Now that we’ve talked about how chefs and cooks build brands using online platforms, let’s look at a couple of real-life examples.



Tastemade is a food content creator and they have recently struck a content deal with Pinterest which is the largest content deal ever done with Pinterest. They have produced award-winning content, believing that videos are the number one source for interactively spreading information.


The company is set to expand to other lifestyle sectors, such as fashion, pets, health and wellness, parenting, beauty, and fitness. They will create 50 video shows that will run only on Pinterest. The idea to develop live-streaming content is also there, but the most significant part is the blend between Pinterest’s content creators and talent from Tastemade.


The collaboration between Pinterest and Tastemade is just one example. Multi-year partnerships are an excellent way for content creators, particularly cooks and chefs, to spread their recipes, you can read more about this deal here.



Gone are the days when chefs and cooks had to come on mainstream TV channels. Thanks to online streaming services like Netflix, Amazon Prime, and several others, going online and global has become easy. These online platforms even produce. However if we look at the artist Big Zuu he has grown is brand using mainstream TV and online streaming services via UKTV, BBC and Youtube. Big Zuu, the well-known rapper, hosts different shows by adding a touch of entertainment to the food. He has also launched his own recipe book on Amazon which you can get here.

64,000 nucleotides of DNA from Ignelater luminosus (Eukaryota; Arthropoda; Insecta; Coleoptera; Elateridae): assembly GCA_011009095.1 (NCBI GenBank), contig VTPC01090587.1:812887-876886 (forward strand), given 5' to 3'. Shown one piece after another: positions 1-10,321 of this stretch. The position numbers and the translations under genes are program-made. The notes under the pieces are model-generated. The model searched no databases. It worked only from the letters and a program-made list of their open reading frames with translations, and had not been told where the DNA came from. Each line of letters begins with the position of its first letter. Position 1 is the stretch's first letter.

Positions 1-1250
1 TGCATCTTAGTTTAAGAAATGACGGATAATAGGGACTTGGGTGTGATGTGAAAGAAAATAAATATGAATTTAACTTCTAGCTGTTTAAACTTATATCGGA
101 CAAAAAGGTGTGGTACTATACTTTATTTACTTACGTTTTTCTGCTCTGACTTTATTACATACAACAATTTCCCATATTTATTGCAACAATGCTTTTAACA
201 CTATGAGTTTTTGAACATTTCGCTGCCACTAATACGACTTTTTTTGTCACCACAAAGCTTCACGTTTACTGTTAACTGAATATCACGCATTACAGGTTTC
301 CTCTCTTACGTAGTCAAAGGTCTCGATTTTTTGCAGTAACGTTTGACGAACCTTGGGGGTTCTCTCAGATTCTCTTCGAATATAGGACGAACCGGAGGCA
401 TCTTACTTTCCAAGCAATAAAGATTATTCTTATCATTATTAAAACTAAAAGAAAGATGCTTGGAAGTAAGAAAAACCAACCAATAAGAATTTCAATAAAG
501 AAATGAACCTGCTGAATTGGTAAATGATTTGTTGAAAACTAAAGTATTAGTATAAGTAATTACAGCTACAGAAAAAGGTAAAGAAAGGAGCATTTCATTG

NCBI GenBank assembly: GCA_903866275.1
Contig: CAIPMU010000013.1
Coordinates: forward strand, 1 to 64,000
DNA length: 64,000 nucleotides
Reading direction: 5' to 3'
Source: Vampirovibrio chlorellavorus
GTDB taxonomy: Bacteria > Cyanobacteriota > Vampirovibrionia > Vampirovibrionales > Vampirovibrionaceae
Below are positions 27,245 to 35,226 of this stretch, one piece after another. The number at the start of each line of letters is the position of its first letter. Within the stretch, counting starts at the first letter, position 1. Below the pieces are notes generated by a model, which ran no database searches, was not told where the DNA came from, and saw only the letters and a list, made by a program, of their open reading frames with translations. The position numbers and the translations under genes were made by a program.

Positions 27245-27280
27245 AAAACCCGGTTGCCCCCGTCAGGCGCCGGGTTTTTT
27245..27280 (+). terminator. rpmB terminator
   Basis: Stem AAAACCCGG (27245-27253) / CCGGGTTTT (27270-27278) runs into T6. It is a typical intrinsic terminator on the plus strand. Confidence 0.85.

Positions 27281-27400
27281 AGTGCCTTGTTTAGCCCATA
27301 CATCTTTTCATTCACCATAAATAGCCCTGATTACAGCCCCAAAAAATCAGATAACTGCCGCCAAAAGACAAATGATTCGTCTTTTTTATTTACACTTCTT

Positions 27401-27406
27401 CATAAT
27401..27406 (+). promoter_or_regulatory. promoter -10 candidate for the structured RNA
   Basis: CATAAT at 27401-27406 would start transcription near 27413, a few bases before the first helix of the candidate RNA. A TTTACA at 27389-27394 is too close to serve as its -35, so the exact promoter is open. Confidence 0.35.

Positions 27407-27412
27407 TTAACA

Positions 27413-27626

Online classes are another excellent way for chefs and cooks to expand their digital presence. Think of MasterClass and how it offers recorded video lessons in various subjects. You can easily find delicious recipes to pick from such as Gordon Ramsay and other famous chefs. So for cooks who are at the expert level and love each other, collaborating with online learning platforms can be a rewarding experience.


So as a chef or cook looking forward to building a brand, there’s no end to choosing the type of content and the platform to promote yourself. It all boils down to how strong and practically possible the recipe is. The rest all depends on using proper marketing tactics and affiliations to promote to build a strong personality and online presence.


Although social media plays a prominent role, we can also see plenty of other options for chefs and cooks to build their brand identities via the Internet. These may include online learning platforms, collaborations of media agencies with video-producing websites, or even coming on shows exclusively broadcasted on online streaming services.


The growth opportunities are endless. There’s no doubt that many chefs have also realised their individualistic creativity during the pandemic. Which path do you think is the best for cooks to build their careers and brands?